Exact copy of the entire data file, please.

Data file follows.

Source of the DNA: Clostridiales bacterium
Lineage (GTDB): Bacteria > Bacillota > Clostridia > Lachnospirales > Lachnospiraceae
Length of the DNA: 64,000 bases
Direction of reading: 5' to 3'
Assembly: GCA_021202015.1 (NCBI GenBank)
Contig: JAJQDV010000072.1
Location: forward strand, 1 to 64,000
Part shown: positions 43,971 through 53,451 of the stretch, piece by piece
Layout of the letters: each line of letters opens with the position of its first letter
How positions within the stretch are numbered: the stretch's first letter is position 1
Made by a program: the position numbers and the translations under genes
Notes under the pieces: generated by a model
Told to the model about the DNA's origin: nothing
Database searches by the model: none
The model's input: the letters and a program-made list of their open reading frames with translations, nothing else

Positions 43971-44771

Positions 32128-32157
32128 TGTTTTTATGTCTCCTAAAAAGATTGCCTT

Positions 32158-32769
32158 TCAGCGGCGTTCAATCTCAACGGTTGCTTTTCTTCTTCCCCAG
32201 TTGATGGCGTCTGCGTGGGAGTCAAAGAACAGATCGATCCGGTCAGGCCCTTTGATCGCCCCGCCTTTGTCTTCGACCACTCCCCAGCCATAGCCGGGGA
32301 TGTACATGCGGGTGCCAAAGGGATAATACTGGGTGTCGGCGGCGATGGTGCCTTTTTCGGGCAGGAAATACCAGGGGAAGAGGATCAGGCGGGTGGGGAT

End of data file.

Source of the DNA: Clostridiales bacterium
Lineage (GTDB): Bacteria > Bacillota > Clostridia > Lachnospirales > Lachnospiraceae
Length of the DNA: 64,000 bases
Direction of reading: 5' to 3'
Assembly: GCA_021202015.1 (NCBI GenBank)
Contig: JAJQDV010000072.1
Location: forward strand, 1 to 64,000
Part shown: positions 43,971 through 53,451 of the stretch, piece by piece
Layout of the letters: each line of letters opens with the position of its first letter
How positions within the stretch are numbered: the stretch's first letter is position 1
Made by a program: the position numbers and the translations under genes
Notes under the pieces: generated by a model
Told to the model about the DNA's origin: nothing
Database searches by the model: none
The model's input: the letters and a program-made list of their open reading frames with translations, nothing else

Positions 43971-44771

Positions 32128-32157
32128 TGTTTTTATGTCTCCTAAAAAGATTGCCTT

Positions 32158-32769
32158 TCAGCGGCGTTCAATCTCAACGGTTGCTTTTCTTCTTCCCCAG
32201 TTGATGGCGTCTGCGTGGGAGTCAAAGAACAGATCGATCCGGTCAGGCCCTTTGATCGCCCCGCCTTTGTCTTCGACCACTCCCCAGCCATAGCCGGGGA
32301 TGTACATGCGGGTGCCAAAGGGATAATACTGGGTGTCGGCGGCGATGGTGCCTTTTTCGGGCAGGAAATACCAGGGGAAGAGGATCAGGCGGGTGGGGAT